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European Journal of Nutrition

, Volume 52, Issue 3, pp 895–904 | Cite as

A short-term n-3 DPA supplementation study in humans

  • Eliza Miller
  • Gunveen Kaur
  • Amy Larsen
  • Su Peng Loh
  • Kaisa Linderborg
  • Harrison S. Weisinger
  • Giovanni M. Turchini
  • David Cameron-Smith
  • Andrew J. SinclairEmail author
Original Contribution

Abstract

Purpose

Despite the detailed knowledge of the absorption and incorporation of eicosapentaenoic acid (EPA) and docosahexaenoic acid (DHA) into plasma lipids and red blood cells (RBC) in humans, very little is known about docosapentaenoic acid (DPA, 22:5 n-3). The aim of this study was to investigate the uptake and incorporation of pure DPA and EPA into human plasma and RBC lipids.

Methods

Ten female participants received 8 g of pure DPA or pure EPA in randomized crossover double-blinded manner over a 7-day period. The placebo treatment was olive oil. Blood samples were collected at days zero, four and seven, following which the plasma and RBC were separated and used for the analysis of fatty acids.

Results

Supplementation with DPA significantly increased the proportions of DPA in the plasma phospholipids (PL) (by twofold) and triacylglycerol (TAG) fractions (by 2.3-fold, day 4). DPA supplementation also significantly increased the proportions of EPA in TAG (by 3.1-fold, day 4) and cholesterol ester (CE) fractions (by 2.0-fold, day 7) and of DHA in TAG fraction (by 3.1-fold, day 4). DPA proportions in RBC PL did not change following supplementation. Supplementation with EPA significantly increased the proportion of EPA in the plasma CE and PL fractions, (both by 2.7-fold, day 4 and day 7) and in the RBC PL (by 1.9-fold, day 4 and day 7). EPA supplementation did not alter the proportions of DPA or DHA in any lipid fraction. These results showed that within day 4 of supplementation, DPA and EPA demonstrated different and specific incorporation patterns.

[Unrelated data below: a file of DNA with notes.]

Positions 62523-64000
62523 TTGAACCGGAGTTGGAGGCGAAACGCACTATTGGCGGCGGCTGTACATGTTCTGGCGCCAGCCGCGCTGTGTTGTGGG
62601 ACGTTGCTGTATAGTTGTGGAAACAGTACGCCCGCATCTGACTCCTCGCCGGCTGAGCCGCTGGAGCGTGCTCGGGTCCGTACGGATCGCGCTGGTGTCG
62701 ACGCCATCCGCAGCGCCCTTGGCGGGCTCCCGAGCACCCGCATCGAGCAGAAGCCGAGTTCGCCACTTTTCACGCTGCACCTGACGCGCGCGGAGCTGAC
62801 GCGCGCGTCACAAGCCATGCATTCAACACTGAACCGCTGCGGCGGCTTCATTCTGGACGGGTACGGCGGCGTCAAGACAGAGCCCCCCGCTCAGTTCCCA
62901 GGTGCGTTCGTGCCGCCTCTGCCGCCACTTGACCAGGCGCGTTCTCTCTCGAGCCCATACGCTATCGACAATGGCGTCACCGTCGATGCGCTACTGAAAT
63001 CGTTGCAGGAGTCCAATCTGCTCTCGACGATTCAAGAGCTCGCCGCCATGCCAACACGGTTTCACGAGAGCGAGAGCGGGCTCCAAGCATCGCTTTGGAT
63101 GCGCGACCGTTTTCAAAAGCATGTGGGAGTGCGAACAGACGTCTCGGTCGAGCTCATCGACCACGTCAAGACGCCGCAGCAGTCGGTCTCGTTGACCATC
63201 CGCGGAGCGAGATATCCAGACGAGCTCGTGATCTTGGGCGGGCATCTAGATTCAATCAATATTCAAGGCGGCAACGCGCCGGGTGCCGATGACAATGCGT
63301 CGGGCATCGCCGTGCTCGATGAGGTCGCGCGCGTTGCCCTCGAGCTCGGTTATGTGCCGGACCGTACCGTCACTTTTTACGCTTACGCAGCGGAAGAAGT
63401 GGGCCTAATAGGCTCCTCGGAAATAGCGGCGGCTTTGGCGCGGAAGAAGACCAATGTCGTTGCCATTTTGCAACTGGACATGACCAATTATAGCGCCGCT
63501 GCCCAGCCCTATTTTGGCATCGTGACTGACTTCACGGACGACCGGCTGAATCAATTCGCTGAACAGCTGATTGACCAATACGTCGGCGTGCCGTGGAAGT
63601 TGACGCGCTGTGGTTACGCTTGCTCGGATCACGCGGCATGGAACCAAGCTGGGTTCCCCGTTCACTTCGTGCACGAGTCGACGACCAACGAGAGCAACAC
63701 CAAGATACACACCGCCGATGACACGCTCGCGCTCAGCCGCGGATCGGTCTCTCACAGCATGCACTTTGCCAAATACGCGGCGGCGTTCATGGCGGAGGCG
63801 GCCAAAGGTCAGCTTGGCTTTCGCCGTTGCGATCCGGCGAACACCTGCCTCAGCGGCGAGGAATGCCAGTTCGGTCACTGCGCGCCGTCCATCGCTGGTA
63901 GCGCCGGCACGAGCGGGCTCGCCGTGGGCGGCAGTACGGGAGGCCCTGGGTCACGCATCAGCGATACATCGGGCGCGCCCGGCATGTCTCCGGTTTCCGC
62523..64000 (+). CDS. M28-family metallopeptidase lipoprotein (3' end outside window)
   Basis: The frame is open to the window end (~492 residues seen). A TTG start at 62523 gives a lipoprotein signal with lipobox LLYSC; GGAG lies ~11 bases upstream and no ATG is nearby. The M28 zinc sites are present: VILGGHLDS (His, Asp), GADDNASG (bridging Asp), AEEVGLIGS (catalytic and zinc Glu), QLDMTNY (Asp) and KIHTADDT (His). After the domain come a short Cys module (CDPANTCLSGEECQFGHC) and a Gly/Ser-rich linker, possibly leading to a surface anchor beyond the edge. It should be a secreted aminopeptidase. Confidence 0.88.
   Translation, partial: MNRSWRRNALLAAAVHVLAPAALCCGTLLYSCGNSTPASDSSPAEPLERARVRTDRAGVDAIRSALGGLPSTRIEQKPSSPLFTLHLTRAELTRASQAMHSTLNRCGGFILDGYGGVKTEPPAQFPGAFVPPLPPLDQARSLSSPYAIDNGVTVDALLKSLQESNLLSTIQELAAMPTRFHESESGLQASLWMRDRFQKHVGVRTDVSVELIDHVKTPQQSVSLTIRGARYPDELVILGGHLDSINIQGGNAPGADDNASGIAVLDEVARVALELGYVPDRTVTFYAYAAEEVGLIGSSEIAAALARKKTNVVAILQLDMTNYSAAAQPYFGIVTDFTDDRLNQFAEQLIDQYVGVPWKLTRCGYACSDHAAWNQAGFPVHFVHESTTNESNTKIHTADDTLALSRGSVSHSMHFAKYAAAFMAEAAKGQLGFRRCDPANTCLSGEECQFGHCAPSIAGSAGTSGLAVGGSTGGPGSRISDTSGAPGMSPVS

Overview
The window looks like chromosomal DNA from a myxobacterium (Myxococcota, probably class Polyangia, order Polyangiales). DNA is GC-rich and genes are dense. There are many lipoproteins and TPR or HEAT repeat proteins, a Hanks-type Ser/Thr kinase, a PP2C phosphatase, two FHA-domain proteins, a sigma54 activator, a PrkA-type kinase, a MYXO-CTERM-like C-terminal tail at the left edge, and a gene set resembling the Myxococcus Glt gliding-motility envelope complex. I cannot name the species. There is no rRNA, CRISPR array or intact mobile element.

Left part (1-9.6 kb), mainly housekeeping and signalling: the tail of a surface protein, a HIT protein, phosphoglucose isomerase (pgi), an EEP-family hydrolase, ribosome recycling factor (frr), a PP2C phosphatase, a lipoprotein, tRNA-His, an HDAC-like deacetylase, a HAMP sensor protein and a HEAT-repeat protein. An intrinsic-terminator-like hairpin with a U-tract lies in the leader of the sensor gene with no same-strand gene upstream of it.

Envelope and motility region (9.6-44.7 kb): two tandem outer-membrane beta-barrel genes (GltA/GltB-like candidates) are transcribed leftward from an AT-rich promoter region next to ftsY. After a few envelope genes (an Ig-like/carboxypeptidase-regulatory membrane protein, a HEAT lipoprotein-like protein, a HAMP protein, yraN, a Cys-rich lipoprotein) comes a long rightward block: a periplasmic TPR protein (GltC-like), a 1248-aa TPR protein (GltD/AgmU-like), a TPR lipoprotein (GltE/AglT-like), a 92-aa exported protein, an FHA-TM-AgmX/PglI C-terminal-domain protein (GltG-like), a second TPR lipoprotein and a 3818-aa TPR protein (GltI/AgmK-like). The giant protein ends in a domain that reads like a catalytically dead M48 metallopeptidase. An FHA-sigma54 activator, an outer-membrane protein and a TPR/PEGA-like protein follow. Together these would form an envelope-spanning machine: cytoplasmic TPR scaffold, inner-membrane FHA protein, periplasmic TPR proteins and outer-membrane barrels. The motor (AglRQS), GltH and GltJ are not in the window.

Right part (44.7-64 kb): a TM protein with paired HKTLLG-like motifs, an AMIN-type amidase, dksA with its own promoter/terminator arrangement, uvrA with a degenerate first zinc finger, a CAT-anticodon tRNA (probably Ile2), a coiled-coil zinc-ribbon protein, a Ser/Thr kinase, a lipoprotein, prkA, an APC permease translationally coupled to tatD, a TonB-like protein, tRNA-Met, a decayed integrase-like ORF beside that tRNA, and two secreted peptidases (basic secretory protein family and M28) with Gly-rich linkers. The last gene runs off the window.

Conclusion

The results of this short-term study suggest that DPA may act as a reservoir of the major long-chain n-3 fatty acids (LC n-3 PUFA) in humans.

Keywords

n-3 Polyunsaturated fatty acids (PUFA) Docosapentaenoic acid (DPA) Eicosapentaenoic acid (EPA) Docosahexaenoic acid (DHA) Fatty acid metabolism 

Notes

Acknowledgments

Research support from Meat & Livestock Australia for financial support, Equateq Ltd (UK) for the generous provision of the pure supplements and Deakin University Strategic Research Centre for Molecular Medicine for financial support is gratefully acknowledged. EM, AL, DCS and AJS planned and designed the study; EM and AL recruited the participants and collected samples and dietary data; GK, EM and GT conducted the plasma analyses; GK, SPL and GT conducted the RBC analyses; GK conducted the statistical analysis; GK, AJS and DCS wrote the manuscript; GK, AJS, DCS, KL and HSW made significant contributions to the discussion.

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Copyright information

© Springer-Verlag 2012

Authors and Affiliations

  • Eliza Miller
    • 1
  • Gunveen Kaur
    • 2
  • Amy Larsen
    • 1
  • Su Peng Loh
    • 3
  • Kaisa Linderborg
    • 4
  • Harrison S. Weisinger
    • 5
  • Giovanni M. Turchini
    • 6
  • David Cameron-Smith
    • 7
  • Andrew J. Sinclair
    • 5
    Email author
  1. 1.School of Exercise and Nutrition SciencesDeakin UniversityBurwoodAustralia
  2. 2.Institute of Sport, Exercise and Active Living (ISEAL)Victoria UniversityMelbourneAustralia
  3. 3.Department of Nutrition and DieteticsUniversiti Putra MalaysiaSelangorMalaysia
  4. 4.Department of Biochemistry and Food ChemistryUniversity of TurkuTurkuFinland
  5. 5.School of MedicineDeakin UniversityWaurn PondsAustralia
  6. 6.School of Life & Environmental SciencesDeakin UniversityWarrnamboolAustralia
  7. 7.Liggins InstituteThe University of AucklandAucklandNew Zealand

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